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Whether built as a showcase of royal affluence or to ward off enemy attacks, castles and fortresses are some of the most fascinating landmarks on the planet. But what about when they occupy an entire island? These unique landmarks combine the fairy-tale allure of a castle with the isolation and mystique of islands. From the coastlines of England and France to the lakes of Lithuania and Russia, here are eight stunning island castles around the world.
Castello Aragonese d'Ischia, Italy
The medieval Castello Aragonese d’Ischia (Aragonese Castle) looms over a rocky islet connected by a causeway to the eastern side of Ischia, a volcanic island in Italy’s Gulf of Naples. Greek ruler Hiero I of Syracuse established a village on the island in 474 BCE, and it expanded during subsequent centuries under Roman and Norman rule. The castle’s name originates from Alfonso I of Aragon, who ordered the construction of the ramparts in the 15th century. A Napolitano lawyer purchased the castle in 1911, and his family continues to manage and maintain it. On the island, the lush green vegetation that grows freely amid grand arches, domes, and towers offers a dramatic contrast with the surrounding iridescent blue waters.
Fort Jefferson, Key West
While most associate the Florida Keys with tropical beaches, scuba diving, and spring break revelers, 68 miles west of the island of Key West is one of America’s most-storied fortresses — and the largest brick masonry structure in the U.S. Fort Jefferson has occupied Garden Key, within Dry Tortugas National Park, since the mid-1800s, when it was established to combat pirates in the Gulf of Mexico and Straits of Florida. Some 16 million bricks were used in the construction of the hexagon-shaped fort, which was active as a prison during the Civil War but later ravished by disease and abandoned following a hurricane. Though the fort itself was never fully finished, at its peak, it contained 37 powered magazines and 420 heavy guns, and could house 1,000 soldiers. Those wanting to get a feel for life in this island fortress can do so with guided tours or even by pitching a tent at its no-frills campground.
Set in a bay at the border of northern France’s Brittany and Normandy regions is one of Europe’s most enchanting medieval sights. Le Mont-Saint-Michel is famous for the Abbey of Mont-Saint-Michel, with slender spires that rise above a rocky tidal island. The site's oldest architecture dates to the eighth century, and the abbey survived the Hundred Years' War and both World Wars and is now a UNESCO World Heritage Site. The changing tides present fascinating contrasts at this architectural wonder: When the waters are high, it seems to be floating in the bay, but as the tide recedes, a bed of shimmering, shifting sand appears around it. Le Mont-Saint-Michel was at one point cut off from the mainland, but visitors can now cross a bridge to discover a walled village of narrow cobblestone alleys and stairways, home to museums, restaurants, and a population of around 30 people.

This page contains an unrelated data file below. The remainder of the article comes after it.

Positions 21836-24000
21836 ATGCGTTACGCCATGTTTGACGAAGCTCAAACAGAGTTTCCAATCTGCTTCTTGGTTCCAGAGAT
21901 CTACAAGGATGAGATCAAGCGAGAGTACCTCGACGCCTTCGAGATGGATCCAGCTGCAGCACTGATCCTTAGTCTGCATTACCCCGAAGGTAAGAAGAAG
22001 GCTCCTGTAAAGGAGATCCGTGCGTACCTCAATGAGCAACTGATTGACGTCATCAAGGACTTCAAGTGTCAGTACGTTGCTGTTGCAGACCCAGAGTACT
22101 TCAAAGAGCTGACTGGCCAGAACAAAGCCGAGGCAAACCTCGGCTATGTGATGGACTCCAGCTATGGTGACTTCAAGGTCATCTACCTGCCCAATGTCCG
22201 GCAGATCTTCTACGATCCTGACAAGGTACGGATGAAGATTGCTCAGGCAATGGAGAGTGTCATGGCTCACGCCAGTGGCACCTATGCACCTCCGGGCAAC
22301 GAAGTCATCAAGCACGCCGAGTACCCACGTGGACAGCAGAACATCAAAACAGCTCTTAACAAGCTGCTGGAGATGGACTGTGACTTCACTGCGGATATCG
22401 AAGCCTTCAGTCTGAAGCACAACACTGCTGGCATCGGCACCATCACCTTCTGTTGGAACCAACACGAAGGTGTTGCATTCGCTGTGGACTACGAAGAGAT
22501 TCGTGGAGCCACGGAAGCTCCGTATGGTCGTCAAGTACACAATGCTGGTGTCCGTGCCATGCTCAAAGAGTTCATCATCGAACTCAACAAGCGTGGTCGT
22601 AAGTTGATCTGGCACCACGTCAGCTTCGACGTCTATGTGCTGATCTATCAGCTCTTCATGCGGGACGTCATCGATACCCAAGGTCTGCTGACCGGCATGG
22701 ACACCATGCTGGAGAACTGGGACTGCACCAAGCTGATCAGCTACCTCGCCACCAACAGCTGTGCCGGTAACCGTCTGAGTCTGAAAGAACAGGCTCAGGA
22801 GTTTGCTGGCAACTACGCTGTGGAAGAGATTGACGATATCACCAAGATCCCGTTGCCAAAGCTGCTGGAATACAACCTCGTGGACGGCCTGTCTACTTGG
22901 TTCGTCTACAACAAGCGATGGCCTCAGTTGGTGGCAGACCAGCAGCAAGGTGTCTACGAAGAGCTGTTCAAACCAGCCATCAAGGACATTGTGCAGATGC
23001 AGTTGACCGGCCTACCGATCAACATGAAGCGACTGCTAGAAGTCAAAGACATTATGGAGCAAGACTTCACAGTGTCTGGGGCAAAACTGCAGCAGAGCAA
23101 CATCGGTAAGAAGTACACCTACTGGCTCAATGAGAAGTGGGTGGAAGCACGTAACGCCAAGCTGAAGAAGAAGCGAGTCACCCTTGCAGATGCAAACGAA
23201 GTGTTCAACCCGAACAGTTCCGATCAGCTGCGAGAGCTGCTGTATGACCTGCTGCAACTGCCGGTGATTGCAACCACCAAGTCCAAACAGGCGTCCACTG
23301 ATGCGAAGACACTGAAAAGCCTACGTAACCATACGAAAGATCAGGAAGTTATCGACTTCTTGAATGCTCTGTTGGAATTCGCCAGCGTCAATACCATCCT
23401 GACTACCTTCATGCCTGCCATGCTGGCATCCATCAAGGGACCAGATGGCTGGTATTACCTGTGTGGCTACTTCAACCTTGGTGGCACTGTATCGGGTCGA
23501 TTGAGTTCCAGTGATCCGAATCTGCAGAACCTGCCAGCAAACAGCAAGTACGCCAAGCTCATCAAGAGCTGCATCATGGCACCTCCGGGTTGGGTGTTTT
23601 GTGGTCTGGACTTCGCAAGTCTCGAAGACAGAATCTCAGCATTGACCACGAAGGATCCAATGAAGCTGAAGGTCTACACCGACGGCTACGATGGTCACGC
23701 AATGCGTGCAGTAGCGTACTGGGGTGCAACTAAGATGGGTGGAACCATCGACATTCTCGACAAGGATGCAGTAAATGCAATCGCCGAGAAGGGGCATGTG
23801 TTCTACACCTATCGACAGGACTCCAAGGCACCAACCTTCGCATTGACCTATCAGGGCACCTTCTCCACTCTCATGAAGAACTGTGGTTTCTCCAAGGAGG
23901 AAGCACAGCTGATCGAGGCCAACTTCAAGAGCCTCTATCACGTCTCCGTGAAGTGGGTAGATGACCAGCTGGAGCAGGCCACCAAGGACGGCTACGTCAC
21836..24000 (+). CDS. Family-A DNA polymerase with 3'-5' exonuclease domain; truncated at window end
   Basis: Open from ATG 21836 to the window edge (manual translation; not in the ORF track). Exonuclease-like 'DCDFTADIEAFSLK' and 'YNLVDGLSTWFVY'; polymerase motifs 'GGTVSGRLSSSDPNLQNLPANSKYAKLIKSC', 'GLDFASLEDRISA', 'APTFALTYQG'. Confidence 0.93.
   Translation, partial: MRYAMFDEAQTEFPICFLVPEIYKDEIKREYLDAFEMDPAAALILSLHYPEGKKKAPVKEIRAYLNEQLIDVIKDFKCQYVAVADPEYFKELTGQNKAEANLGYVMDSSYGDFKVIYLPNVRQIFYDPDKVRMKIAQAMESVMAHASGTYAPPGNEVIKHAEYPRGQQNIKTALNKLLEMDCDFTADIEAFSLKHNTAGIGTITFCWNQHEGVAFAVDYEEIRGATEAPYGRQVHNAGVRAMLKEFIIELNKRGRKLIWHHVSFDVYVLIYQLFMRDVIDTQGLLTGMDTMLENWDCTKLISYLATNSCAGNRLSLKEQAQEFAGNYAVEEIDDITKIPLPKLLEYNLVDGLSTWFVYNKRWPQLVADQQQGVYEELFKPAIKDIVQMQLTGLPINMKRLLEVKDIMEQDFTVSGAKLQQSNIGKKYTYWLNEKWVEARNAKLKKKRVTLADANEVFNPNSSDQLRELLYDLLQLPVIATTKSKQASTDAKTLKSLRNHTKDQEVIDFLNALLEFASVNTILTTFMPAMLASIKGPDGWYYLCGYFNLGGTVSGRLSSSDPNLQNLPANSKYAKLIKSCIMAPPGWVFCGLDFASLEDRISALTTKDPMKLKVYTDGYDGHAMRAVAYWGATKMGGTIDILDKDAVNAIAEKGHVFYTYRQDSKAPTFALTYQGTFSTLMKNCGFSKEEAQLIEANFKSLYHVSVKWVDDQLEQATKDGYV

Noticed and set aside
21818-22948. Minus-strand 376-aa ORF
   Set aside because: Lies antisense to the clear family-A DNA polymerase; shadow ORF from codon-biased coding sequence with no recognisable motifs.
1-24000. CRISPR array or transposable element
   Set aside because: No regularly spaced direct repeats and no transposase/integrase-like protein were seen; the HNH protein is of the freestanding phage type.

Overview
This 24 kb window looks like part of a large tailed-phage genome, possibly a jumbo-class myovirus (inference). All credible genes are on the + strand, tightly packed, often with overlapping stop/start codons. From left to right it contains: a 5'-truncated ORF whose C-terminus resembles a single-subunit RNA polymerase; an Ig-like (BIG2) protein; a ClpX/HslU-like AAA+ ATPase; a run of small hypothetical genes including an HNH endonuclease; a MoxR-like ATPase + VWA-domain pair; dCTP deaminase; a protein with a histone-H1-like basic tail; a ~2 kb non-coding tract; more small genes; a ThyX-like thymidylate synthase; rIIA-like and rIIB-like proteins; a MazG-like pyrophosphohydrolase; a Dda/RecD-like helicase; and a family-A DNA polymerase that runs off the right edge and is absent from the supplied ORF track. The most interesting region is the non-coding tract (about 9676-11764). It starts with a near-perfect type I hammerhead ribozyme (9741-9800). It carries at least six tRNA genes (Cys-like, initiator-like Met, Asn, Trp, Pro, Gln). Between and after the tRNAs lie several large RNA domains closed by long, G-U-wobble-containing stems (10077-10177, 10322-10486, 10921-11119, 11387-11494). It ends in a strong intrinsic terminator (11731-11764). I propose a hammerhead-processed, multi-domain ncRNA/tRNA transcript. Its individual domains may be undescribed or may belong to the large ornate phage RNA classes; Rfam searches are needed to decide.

Saint Michael’s Mount, England
Across the English Channel from France, Saint Michael’s Mount is England’s answer to Mont-Saint-Michel. This dazzling British landmark occupies a similarly rocky tidal island in Mount’s Bay, Cornwall. A Benedictine abbey has stood here in some form since the fifth century, but today’s abbey dates back to the 1100s. It was built by monks from Mont-Saint-Michel, who took control of the island following the Norman Conquest of 1066. Over its nearly-thousand-year history, it has been used as a coastal fortress and stately home, and is now owned by the noble St. Aubyn family and managed by the National Trust. Visitors today can stroll across the causeway to visit the castle rooms, admire its gardens, and enjoy afternoon tea on the waterfront. At the top of the castle is the supposed stone heart of Comoran, a fearsome giant who, according to legend, was slain by Jack the Giant Killer.